|About Grand Teton National Park|
Rising more than 7000 feet above Jackson Hole, the high peaks of Grand Teton National Park provide one of the most dramatic landscapes in the world. For aesthetics and photographers alike, Ansel Adams may have stated it more philosophically when he said; “The grand lift of the Tetons is more than a mechanistic fold and faulting of the earth's crust; it becomes a primal gesture of the earth beneath a greater sky”.
Grand Teton National Park in northwestern Wyoming was established in 1929. The original park only included the Teton Range and the six glacial lakes at the base of the mountains. In 1943 Jackson Hole National Monument was created, which offered protection to a 35,000-acre tract donation by John D. Rockefeller, Jr., Jackson Lake, as well as other federal properties in the Teton National Forest. On September 14, 1950, the original park and national monument were combined to create the present-day national park.
Now encompassing roughly 310,000 acres, Grand Teton National Park is home to some of the most spectacular scenery on Earth. From wooded forests, to alpine tundra, these majestic mountains provide habitat to a wide variety of wildlife, including black and grizzly bears, elk, bison, bighorn sheep, moose, pronghorn, wolves, fox, lynx, bobcats and mountain lions. There are also more than 300 species of birds, including trumpeter swans, calliope hummingbirds, Western Tanagers, ospreys and bald eagles.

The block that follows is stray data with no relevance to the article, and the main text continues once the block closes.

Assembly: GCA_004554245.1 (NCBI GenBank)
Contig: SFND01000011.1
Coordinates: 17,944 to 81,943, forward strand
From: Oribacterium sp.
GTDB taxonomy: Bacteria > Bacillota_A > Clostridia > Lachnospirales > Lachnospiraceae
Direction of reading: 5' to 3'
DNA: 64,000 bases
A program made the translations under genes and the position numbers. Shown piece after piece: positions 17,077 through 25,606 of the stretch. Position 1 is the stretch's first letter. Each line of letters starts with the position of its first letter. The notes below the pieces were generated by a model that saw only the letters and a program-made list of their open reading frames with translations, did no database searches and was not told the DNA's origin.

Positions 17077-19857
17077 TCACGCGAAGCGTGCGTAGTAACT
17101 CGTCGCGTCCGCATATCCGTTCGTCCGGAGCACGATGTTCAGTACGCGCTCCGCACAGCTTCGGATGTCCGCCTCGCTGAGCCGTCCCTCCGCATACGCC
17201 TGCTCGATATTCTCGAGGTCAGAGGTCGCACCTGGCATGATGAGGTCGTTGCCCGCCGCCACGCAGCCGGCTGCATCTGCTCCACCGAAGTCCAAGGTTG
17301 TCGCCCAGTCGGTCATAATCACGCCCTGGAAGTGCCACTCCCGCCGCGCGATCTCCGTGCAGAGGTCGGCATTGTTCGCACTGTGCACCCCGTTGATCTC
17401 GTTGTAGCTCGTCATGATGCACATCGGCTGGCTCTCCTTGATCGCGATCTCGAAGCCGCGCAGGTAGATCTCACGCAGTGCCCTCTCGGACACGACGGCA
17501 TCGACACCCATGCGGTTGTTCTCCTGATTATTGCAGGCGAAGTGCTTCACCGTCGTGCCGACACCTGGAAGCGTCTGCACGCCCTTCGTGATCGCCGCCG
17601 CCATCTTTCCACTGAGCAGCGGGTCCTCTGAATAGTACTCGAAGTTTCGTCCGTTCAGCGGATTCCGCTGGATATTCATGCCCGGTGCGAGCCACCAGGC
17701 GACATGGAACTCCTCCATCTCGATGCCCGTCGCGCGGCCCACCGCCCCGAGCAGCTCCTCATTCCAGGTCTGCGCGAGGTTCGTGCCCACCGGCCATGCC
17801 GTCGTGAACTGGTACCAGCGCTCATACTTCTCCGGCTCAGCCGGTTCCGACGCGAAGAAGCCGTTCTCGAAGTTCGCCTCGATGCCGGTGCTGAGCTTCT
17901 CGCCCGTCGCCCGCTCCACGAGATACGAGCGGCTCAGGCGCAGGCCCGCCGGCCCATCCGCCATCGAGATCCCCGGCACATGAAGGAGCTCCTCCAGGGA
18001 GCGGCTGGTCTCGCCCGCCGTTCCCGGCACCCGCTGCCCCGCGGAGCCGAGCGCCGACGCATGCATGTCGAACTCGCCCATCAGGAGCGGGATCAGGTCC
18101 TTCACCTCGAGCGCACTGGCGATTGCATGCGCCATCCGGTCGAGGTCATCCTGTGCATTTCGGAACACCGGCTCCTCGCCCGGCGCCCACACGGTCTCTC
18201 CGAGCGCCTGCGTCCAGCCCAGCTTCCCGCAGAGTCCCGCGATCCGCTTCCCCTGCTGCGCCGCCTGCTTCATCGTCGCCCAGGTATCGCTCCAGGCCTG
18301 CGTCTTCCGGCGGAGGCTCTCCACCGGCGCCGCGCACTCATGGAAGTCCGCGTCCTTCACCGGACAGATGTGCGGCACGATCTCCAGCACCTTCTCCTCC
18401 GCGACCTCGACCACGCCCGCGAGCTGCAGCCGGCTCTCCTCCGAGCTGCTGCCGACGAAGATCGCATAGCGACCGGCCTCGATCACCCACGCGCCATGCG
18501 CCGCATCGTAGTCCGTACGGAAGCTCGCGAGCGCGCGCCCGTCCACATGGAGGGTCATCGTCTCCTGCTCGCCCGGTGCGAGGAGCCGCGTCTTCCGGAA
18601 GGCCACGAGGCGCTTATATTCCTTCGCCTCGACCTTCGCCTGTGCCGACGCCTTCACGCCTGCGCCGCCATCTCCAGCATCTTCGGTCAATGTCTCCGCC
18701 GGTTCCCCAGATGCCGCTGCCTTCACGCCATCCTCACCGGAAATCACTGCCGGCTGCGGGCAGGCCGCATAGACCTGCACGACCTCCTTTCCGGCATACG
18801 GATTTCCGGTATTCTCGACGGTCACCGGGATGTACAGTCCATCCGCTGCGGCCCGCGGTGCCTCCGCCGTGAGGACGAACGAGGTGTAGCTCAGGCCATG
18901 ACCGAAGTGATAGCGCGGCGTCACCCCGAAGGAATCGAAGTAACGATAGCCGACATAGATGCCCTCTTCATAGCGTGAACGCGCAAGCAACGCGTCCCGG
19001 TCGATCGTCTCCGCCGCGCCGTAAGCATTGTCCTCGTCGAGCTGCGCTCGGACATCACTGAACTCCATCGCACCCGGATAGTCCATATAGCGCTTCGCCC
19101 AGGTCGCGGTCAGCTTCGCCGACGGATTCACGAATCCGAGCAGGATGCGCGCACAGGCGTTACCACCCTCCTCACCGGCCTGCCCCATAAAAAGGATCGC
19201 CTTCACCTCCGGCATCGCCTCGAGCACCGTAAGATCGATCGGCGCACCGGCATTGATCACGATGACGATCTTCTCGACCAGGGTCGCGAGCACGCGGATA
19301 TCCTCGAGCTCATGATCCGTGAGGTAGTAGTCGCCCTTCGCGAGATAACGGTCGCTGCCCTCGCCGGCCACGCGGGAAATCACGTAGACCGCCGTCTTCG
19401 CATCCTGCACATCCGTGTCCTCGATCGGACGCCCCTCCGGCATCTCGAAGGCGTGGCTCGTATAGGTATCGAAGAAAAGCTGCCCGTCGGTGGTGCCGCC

Grand Teton National Park is also a hiker's paradise for adventurous types seeking wilderness and solitude. The park offers more than 240 miles of trails that provide incredibly beautiful views of mountains, glaciers, streams and lakes. Eight peaks top out above 12,000 feet, including 13,770-foot Grand Teton, the highest mountain in the park. The park is also home to more than 100 alpine and backcountry lakes, as well as six morainal lakes at the base of the Teton Range, which include Jackson, Jenny, Leigh, Bradley, Taggart and Phelps Lakes.
Below are links to several articles that provide additional information to help you plan and enjoy your visit to Grand Teton National Park.
|Hiking in Grand Teton National Park|
Grand Teton National Park Trails
Before setting out on your hike it's always a good idea to stop by a park visitor center to obtain any recommendations or warnings about the trail you plan to hike.
Hikers should also be prepared for a wide range of temperatures and weather conditions while hiking in Grand Teton National Park. Temperatures in the mountains typically fluctuate as weather patterns change, especially at the higher elevations. On average, the area around Moose, Wyoming receives more than 21 inches of moisture per year, with July and August being the driest months of the year. During the summer months daytime temperatures can reach into the 80s; however, overnight lows throughout the park usually drop down into the 30s, and snow is possible at anytime throughout the year. You should automatically expect temperatures to be at least 10 to 15 degrees cooler in the higher elevations at any given time. For current weather conditions and forecasts, please click here.
|Grand Teton National Park Travel Information|
Grand Teton Weather Forecasts and Climate